SAN FRANCISCO -- More companies need to adopt email authentication methods to effectively tackle the problem of increasingly sophisticated phishing attacks and spam, security experts said during a panel discussion Wednesday at the 2010 RSA Conference.
The spelling and grammatical mistakes that used to be telltale signs of spam are disappearing, said Todd Inskeep, a senior vice president at Bank of America focused on authentication, customer protection and social spaces.
"We really need technical solutions…to protect all our customers, which is critical as the bad guys get more sophisticated," he said at the panel on securing email against phishing, spoofing and fraud.
Email authentication protocols can go a long way to fighting the phishing problem, panelists said. Last year, BITS published a guide for implementing DomainKeys Identified Mail (DKIM) and Sender Policy Framework (SPF). SPF aims to thwart email spoofing by providing a framework in which the domain of an email sender can be authenticated. DKIM allows organizations to add a cryptographic signature to outgoing mail, certifying that the message came from the domain displayed in the mail header.
According to statistics presented during the panel, 51% of all email had an SPF record, compared to 20% of email 18 months ago. During that same period, 16% of email was authenticated with DKIM, up from 2%.
"We hope to encourage more companies to authenticate their email so they don't become the weak link," said Mark Risher, senior director of product management for Yahoo Mail.
Smocer said getting to a higher level of authentication and trust would allow financial institutions to use email to provide more customer services than just alerts. "There are opportunities to enhance the service financial institutions can provide through the email channel if we can nail down the trust issue," he said.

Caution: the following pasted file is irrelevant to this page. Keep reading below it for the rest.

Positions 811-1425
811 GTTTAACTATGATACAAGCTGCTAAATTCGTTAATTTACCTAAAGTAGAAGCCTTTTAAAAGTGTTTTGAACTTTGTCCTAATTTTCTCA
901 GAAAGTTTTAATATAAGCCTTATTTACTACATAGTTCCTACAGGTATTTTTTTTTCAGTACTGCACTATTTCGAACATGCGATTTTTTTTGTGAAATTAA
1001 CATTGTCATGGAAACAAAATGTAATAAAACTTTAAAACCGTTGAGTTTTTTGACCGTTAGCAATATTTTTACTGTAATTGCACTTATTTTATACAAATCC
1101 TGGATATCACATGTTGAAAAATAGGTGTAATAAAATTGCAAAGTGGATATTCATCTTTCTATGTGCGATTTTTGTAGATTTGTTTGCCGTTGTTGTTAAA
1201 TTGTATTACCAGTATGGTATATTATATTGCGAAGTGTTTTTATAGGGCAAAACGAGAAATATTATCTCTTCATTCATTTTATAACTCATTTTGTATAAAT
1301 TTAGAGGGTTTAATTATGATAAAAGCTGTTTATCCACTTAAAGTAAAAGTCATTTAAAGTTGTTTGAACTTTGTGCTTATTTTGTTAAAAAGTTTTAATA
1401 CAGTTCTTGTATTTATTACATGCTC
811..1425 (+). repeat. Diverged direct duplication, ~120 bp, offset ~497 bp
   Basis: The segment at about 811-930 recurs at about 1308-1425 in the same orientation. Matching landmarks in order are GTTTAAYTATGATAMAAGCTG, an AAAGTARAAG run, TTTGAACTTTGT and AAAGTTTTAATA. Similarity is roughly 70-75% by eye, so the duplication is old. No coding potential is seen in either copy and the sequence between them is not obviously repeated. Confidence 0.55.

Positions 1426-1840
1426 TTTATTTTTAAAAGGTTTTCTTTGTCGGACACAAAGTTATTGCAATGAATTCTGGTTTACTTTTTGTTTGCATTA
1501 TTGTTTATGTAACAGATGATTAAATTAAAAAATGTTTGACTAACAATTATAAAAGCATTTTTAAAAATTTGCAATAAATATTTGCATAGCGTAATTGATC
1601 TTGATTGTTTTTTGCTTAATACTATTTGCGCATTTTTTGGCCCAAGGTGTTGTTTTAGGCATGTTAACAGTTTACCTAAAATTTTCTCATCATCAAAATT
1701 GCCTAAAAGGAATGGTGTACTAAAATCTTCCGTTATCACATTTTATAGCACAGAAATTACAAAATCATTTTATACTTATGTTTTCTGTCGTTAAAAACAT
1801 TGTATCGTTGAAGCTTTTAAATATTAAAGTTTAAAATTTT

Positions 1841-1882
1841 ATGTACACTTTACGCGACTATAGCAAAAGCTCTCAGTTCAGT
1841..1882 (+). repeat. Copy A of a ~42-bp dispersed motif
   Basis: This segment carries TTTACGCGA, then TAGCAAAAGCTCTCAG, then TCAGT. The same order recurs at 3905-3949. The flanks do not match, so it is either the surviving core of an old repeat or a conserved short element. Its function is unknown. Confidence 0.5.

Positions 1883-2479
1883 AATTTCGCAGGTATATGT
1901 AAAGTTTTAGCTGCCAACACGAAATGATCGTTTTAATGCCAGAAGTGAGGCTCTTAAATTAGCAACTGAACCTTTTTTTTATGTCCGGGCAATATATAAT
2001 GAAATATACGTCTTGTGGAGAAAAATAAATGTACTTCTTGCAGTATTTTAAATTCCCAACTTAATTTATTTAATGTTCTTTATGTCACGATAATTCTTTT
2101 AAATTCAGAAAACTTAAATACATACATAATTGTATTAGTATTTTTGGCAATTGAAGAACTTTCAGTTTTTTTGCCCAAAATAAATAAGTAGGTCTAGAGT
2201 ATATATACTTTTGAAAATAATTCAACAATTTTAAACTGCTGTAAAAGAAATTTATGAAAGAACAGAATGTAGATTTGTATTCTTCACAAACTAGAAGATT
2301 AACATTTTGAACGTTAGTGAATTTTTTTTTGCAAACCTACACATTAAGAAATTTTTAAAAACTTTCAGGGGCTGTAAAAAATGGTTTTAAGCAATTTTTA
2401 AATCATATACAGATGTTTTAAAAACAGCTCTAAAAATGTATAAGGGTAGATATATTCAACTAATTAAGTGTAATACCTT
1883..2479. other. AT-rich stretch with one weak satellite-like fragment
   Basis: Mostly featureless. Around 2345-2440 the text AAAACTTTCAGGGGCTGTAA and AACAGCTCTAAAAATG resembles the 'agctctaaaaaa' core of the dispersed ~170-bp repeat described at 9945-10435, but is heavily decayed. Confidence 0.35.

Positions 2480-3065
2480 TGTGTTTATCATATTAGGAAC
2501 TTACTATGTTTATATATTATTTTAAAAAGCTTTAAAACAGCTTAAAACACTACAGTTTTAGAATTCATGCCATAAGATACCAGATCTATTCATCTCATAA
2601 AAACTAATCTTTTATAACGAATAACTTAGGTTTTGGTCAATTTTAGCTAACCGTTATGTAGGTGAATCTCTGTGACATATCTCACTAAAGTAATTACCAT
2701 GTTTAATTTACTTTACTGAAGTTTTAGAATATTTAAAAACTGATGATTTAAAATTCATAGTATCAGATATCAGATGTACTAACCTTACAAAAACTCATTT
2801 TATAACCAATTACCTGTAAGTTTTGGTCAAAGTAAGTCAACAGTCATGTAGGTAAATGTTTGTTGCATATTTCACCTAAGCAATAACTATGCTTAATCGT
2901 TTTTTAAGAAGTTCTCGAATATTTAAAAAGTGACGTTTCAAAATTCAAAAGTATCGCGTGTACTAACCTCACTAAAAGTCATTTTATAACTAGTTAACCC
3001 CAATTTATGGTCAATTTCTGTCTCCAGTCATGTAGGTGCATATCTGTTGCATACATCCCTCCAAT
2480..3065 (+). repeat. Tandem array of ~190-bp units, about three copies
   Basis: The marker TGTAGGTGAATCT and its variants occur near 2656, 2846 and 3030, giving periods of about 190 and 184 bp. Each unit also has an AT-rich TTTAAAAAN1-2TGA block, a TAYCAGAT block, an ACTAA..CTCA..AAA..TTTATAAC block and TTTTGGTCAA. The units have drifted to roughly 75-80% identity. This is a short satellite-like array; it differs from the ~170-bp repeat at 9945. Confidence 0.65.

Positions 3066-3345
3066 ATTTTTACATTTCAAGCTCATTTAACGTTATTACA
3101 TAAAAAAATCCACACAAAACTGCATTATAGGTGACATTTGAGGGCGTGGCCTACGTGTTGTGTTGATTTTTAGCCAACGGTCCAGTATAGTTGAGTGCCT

There are limitations to the email authentication technologies, though, panelists said. Large institutions with multiple business lines have dozens, if not hundreds, of domains that may not be centrally controlled, Smocer said. Smaller organizations, meanwhile, may not have the expertise to deploy email authentication. There's also the issue of institutions reaching out to various ISPs about the rule sets they've created around SPF and DKIM, he said.
"We're trying to create a core service to operationalize a process where financial institutions can create their rule sets and ISPs have a place to look those up," Smocer said.
Steve Jones, a vice president and architect/strategist at Bank of America, said the first step to implementing email authentication is to establish a policy that has buy-in from all the lines of business. "You need that support across the organization," he said.
Email authentication isn't an end-all solution, but rather one layer of security, panelists noted. "Just because it's authenticated doesn't mean it's trustworthy," said panel moderator, Patrick Peterson, a Cisco Systems, Inc. fellow and chief security researcher. But the more the industry promotes email authentication, and large companies urge vendors to support the protocols, the easier it will be for smaller companies to adopt it, he said.
"You can start easily by figuring out the domains that are most important to you and just get started," Smocer said, adding that the problem of spoofed email is only going to be solved with widespread adoption of email authentication across the industry.